got in touch with the contractor and they sent someone down today... He said its sort of more common with the reverse pitched garages.. gutters would help, But he will put some cement bonding compound around the front to prevent it from coming in..
unable to do it now becasue of the rain.. it needs to be dry prior to applying and we are scheduiled for rain till thursday...
 

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Gutters helped out alot with our house on redirecting the water. It will also help with the potential of washing away any fill you brought in.

I bought these things at Menards that hooked to the end of the downspout for the gutter, buried some 4" flex pvc, the end of the pvc had a plastic pop-up that would redirect the water (ours is in a flowerbed)

I am also surprised they didnt use green treated lumber for your sill plate.

the caulking should help also

Nice garage, Thats about 3 years out for me.

Mike
 

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Discussion Starter #17
Originally posted by viper8u2
I am also surprised they didnt use green treated lumber for your sill plate.



Mike

They did... its below the 2*4


any guess on a self done gutter system? 38 Ft?
 

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oops, didnt see that.

I would say you could get it all done for less than $150.

I know they sell gutter sections at menards and home depot.

It should be pretty simple for you, straight shots on the front and back. easily a day project.

The site below has some info, they look a little spendy though.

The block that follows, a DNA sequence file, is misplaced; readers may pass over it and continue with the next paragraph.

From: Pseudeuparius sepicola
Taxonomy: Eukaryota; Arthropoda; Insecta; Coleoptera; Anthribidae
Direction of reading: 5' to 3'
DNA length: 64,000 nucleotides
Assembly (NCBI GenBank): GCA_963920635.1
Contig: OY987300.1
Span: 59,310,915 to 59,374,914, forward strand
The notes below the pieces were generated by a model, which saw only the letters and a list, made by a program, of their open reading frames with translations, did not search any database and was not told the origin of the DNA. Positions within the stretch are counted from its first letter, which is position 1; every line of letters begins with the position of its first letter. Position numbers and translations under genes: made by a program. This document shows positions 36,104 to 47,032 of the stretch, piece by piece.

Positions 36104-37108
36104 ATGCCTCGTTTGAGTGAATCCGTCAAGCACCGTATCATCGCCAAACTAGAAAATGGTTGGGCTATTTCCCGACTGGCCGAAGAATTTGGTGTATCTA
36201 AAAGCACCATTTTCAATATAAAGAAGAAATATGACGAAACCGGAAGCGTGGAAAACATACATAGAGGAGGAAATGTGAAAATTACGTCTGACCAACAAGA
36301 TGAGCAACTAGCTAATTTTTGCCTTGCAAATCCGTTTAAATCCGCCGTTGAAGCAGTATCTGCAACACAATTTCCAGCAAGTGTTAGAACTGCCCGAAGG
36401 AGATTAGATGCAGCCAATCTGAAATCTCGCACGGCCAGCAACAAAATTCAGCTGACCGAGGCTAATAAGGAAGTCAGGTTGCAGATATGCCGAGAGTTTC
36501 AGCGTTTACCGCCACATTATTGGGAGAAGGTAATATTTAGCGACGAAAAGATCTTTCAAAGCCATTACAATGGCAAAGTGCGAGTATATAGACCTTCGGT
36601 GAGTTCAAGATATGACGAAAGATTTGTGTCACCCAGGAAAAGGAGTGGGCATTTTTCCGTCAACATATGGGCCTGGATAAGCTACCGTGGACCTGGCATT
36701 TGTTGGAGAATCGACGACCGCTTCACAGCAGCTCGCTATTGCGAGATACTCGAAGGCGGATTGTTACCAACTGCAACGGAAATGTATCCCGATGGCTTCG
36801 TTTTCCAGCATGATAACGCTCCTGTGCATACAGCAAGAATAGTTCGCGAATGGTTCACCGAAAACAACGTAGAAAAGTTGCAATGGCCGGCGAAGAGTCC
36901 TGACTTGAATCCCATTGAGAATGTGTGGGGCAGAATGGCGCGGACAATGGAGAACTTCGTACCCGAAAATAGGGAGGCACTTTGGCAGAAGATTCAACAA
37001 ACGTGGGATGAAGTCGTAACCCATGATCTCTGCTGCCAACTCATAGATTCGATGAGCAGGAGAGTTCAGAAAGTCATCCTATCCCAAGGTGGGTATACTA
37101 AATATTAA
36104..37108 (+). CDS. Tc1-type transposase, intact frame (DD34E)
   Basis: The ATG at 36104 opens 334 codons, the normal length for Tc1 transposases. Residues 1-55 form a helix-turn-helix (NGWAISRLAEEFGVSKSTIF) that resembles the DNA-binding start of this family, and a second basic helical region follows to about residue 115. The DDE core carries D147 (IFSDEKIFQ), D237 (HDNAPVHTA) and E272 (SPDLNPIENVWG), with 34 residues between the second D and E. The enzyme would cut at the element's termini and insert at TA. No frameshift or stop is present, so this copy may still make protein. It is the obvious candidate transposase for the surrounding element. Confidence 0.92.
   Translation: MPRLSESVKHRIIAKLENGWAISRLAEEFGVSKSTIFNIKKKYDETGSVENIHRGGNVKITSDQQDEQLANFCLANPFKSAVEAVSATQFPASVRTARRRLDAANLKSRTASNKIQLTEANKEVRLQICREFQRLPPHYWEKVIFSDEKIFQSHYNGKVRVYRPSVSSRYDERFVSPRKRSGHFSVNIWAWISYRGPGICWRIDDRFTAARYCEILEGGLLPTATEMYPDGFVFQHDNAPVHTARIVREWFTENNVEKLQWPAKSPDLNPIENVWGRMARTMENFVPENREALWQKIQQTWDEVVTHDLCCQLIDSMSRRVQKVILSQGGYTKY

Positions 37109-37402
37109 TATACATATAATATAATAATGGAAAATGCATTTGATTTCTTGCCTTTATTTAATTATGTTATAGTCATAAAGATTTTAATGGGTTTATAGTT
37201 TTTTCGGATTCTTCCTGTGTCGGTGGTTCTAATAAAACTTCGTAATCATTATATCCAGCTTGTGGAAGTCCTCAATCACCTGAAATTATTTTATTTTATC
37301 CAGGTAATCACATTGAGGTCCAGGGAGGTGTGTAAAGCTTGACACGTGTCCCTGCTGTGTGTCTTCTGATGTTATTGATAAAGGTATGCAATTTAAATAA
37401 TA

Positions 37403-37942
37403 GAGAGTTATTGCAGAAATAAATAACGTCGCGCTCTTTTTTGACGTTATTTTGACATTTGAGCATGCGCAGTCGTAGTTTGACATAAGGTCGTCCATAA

www.egutter.com

Good Luck,

Mike
 

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I think the gutters will help the most. I would also reccommend alum. gutters, Get 3 quotes from them because the ones who did my place were really cheap. Less then $300.00 for a 48' mobile home front and back. Of course prices vary all over the country. Those guys can in and out in less then 3 hours and all you have to do is then redirect the out flow. Oh yea I said something first on the orginal post because I have a steel garage I did it too because of the same problems. I cut it almost ccompletely out and it fix me up really good. The cost on the garage because it was steel was $400.00 for the 48' on both sides
 

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I have to agree with all those in favor of gutters. Your door is designed to expel any water that comes from the sky and even wind driven against. But it will leak if the water pummels off the roof and hits the concrete and ricochets back under the door. Kinda hard to design a door against that.:D